We turned up a curved steep hill to the Fort Aguada. On a previous visit by bicycle I’d been most impressed by the Portuguese-built fort’s moat. Built 396 years ago entirely of red laterite rock, Fort Aguada was named after a number of mountain-top springs that provided fresh drinking water to ships arriving in Goa after a long sea voyage.
John and Melissa had spent the last of their rupees at a coconut water vendor near the Fort’s entrance so we climbed into the van and agreed an ATM stop was necessary. “Nilesh,” I called to the front, “We need an ATM in town, please.”
“I’m not Nilesh,” he said with a trace of irritation, “I’m Atche, Nilesh’s friend.” Embarrassed, I apologized and mentally counted the number of times that day that I’d mistaken him for Aloysius’s usual driver. I’d actually driven with Nilesh a number of times when Aloysius was in town, and I’d sat close to him for several hours at a jazz-fusion concert in Campal. This also explained why he wanted to introduce us to his Kashmir friends.
He followed the Mandovi River eastwards through the villages of Nehrul, Verem, Reis Magos and Betim. We’d agreed that a visit to a spice plantation would be a nice idea and Atche told us his brother recommended Tropical Spice Plantation – one of several “eco-friendly” spice farms in the hilly Ponda area southeast of Panjim.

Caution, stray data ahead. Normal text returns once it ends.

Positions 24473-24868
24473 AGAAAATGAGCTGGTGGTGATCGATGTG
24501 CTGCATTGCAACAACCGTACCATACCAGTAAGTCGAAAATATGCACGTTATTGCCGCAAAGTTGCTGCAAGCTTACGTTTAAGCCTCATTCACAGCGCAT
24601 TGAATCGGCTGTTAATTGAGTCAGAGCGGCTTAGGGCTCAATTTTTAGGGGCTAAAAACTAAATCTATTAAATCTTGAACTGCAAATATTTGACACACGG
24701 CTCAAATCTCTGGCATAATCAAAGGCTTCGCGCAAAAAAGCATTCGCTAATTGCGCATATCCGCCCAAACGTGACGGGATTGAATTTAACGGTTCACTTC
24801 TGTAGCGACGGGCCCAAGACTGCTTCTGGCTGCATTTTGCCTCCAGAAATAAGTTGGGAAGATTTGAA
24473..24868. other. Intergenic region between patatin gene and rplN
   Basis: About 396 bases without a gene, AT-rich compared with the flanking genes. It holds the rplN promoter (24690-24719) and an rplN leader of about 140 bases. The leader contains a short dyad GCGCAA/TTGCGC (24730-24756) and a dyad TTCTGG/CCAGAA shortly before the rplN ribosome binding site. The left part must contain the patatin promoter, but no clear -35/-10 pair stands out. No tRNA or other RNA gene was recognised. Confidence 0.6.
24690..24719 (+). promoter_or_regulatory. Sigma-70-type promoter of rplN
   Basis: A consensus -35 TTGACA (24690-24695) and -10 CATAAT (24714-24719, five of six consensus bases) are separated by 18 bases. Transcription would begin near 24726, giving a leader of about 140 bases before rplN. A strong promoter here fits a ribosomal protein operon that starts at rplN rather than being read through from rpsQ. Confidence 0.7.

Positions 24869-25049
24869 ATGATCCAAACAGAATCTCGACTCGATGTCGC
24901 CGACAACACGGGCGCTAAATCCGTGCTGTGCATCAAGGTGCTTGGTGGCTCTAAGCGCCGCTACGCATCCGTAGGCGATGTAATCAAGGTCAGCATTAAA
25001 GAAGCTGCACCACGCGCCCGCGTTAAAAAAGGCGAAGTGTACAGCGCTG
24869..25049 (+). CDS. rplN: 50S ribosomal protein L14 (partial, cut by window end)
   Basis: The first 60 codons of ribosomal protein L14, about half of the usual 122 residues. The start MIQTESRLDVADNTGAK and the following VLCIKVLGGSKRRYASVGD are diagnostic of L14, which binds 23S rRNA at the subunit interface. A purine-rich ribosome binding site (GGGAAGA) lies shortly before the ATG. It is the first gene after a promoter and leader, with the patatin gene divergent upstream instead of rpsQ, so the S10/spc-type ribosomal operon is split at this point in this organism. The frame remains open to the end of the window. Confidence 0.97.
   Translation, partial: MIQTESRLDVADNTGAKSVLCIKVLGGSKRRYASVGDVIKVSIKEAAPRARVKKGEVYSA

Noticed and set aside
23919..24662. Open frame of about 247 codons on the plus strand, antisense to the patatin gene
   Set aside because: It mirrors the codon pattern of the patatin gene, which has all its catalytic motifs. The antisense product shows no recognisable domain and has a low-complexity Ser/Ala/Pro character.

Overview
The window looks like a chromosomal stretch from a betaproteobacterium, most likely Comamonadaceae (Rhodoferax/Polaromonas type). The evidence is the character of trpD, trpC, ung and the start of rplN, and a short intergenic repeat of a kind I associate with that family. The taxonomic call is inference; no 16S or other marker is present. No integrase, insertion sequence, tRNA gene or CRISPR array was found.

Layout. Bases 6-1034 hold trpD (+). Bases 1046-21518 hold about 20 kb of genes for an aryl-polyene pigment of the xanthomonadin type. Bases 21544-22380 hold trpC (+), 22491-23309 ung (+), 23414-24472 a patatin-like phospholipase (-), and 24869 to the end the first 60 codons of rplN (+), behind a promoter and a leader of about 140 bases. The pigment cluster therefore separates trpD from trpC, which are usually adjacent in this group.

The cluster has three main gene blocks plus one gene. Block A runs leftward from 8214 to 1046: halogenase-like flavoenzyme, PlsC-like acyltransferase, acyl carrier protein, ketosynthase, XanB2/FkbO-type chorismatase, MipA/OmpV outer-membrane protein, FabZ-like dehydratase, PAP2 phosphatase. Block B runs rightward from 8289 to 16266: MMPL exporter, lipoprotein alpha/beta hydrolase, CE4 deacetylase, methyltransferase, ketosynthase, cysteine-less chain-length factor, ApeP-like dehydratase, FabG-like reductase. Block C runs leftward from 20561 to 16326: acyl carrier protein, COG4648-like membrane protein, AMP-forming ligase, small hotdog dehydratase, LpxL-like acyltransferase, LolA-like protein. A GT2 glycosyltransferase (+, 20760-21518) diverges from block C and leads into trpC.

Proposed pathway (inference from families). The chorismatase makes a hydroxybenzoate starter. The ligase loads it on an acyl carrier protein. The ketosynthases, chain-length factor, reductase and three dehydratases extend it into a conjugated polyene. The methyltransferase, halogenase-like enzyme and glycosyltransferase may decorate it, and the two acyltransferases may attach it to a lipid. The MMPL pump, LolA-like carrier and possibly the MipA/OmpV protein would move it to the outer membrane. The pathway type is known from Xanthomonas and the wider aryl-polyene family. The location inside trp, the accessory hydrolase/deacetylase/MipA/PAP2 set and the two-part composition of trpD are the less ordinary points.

Part 2: No ATM, and not Nilesh!
An hour later we drove up a lushly forested village road and into the parking lot of the plantation. Every single vehicle in the almost-full parking lot was a white tourist vehicle with a yellow tourist license plate. There were no tour buses, but there was a mournful-looking elephant saddled next to a platform.
The dirt lot sloped down to a wide stone staircase and then down to a across a picturesque lagoon via a floating foot bridge. On the other side we bowed our heads so staff in red t-shirts could welcome us with fresh flower garlands, and one of them, Shandi, introduced himself as our guide and described our program over hot lemongrass tea. In a few minutes he would lead us through a small section of the plantation’s 300 acres. We’d stop and see, smell and taste the plants that produced India’s most popular cooking spices, and then we’d be served hot lunch and fresh-brewed FENI, all for 300 rupees a person.
John, Melissa and I nodded our heads. Sounded good. “Just one thing,” John added, “Where’s the ATM?” Shandi looked at him blankly.
“You know,” continued John, “For cash? We don’t have any cash.”
“No cash?” asked Shandi. He looked over at Atche who stepped forward. “No cash?” Atche echoed, “Why did you not say?”